Volunteers at the Bexhill Foodbank, Rye branch, not unsurprisingly meet people visiting the food bank who are at the lowest point of their lives. Volunteers are trained to ensure a warm and friendly welcome to all visitors, with their efforts directed towards ensuring the provision of emergency food supplies, with respect and dignity, for all those in need.
Often volunteers also provide emotional support to people who are in great distress and experiencing real suffering. Volunteers not infrequently hear stories of delays and confusion with the benefits system. This is especially common for those transferring from the former tax credits to the new “universal credit”. Prolonged delay and difficulties can induce a sense of hopelessness and feelings of suicide.
Many people feel they want to explain their presence at the food bank – although absolutely not required to explain anything – and become emotional when describing the stress and difficulties of dealing with the benefits system. Food banks fill the gap when universal credit administration has fallen short, and claimants are left without means of support for themselves or their families, often for weeks at a time.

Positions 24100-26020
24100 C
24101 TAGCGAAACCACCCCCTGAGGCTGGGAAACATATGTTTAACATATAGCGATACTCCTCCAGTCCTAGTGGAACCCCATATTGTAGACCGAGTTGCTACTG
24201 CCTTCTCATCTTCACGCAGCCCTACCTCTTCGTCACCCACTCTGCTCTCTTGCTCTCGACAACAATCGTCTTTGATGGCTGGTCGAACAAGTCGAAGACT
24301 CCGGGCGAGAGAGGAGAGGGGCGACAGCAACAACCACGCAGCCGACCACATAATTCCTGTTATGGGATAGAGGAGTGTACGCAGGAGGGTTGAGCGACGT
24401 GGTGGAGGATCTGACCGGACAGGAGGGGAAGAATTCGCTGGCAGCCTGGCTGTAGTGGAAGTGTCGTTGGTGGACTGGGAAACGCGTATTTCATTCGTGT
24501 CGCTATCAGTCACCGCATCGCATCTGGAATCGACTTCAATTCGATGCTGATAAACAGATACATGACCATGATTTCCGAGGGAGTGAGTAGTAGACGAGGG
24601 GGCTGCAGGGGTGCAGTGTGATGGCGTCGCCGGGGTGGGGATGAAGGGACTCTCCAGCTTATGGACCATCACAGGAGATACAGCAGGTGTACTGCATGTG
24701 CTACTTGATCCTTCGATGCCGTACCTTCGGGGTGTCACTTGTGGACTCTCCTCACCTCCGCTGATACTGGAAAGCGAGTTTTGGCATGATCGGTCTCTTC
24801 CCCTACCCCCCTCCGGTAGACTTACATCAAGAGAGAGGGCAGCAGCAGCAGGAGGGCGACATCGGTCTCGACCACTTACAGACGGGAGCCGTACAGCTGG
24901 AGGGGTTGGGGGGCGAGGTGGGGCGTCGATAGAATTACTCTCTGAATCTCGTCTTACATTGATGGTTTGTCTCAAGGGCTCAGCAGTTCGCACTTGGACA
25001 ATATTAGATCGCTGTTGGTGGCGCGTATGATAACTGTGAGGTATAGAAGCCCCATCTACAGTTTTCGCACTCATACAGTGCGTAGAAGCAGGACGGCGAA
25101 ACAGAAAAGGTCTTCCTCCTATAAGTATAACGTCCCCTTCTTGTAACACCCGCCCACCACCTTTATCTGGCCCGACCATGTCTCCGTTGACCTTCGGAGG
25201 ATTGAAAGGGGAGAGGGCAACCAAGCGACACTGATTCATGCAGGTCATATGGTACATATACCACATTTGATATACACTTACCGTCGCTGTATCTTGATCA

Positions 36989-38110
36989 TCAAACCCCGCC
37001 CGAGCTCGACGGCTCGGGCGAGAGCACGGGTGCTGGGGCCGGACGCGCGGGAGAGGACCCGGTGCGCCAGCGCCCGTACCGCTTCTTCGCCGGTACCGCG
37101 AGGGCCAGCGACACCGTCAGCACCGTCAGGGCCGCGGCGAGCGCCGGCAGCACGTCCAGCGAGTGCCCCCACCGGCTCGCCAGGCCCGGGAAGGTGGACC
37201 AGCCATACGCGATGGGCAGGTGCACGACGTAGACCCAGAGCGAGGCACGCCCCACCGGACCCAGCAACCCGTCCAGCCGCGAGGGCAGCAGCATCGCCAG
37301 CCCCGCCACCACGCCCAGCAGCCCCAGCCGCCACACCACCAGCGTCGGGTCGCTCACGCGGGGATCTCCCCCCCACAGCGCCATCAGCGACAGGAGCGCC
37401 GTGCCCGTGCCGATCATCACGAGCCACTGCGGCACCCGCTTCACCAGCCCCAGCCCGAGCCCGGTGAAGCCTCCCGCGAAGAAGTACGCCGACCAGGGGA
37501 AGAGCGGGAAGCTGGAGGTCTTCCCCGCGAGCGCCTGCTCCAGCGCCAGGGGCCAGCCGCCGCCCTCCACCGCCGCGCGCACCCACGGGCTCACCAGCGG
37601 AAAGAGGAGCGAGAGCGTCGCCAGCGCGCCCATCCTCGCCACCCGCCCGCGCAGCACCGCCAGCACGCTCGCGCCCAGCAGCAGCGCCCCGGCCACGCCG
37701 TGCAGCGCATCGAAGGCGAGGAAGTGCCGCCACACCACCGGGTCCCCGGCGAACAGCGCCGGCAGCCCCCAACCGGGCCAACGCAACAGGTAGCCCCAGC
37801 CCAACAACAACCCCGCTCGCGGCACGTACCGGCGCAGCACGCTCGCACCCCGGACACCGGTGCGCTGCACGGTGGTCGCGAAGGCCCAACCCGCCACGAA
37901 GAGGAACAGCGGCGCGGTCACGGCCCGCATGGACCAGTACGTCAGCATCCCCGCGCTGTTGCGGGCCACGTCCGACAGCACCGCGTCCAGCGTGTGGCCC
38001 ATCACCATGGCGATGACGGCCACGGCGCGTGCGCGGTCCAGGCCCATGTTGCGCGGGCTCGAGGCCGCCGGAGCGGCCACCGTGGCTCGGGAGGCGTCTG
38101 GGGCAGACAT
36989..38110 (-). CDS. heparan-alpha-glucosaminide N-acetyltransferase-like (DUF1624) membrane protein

Universal credit regulations are administered under strict guidelines that some claimants, especially older people, do not easily understand. One of the main principles is that claimants are entirely responsible for their own claim. If a deadline is missed, which can happen if you are elderly, disabled and without good computer skills or access to a computer, claims are automatically closed. Last week one visitor to the Rye food bank, who is close to retirement age and badly disabled, told us how she had received yet another request to attend a medical for a claim that has been ongoing since last October. This lady, in tears, clearly expressed her inability to persevere, and said she had had enough and wanted to die. She came in on two crutches and was barely able to walk.
Universal credit is a big change to the way state benefits are delivered. It seems dependence on charities and voluntary services such as food banks to plug the gaps and shortcomings remains essential. In Rye it is especially difficult as not everyone has the means to travel to Hastings job centre to get advice and assistance with universal credit. Currently this is not available in Rye.
If you can help, please donate food stuffs to the collection points at Jempsons, the local churches or the food bank itself when it is open every Wednesday between 12:30 and 3pm behind the Baptist church in Cinque Ports Street Rye. Cheques or cash are welcome and these should be made payable to Bexhill Foodbank Rye Branch and sent to John Gurney at Watchbell Corner, Traders Passage Rye TN31 7EX.
Image Credits: Kenneth Bird.